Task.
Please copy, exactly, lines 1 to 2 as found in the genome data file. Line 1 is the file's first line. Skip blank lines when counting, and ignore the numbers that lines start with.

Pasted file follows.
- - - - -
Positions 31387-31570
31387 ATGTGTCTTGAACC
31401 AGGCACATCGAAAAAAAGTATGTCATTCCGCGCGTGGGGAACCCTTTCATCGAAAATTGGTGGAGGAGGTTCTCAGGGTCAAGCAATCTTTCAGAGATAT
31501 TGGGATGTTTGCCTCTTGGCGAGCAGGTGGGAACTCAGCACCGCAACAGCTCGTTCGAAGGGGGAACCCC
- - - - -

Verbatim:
Positions 31387-31570
31387 ATGTGTCTTGAACC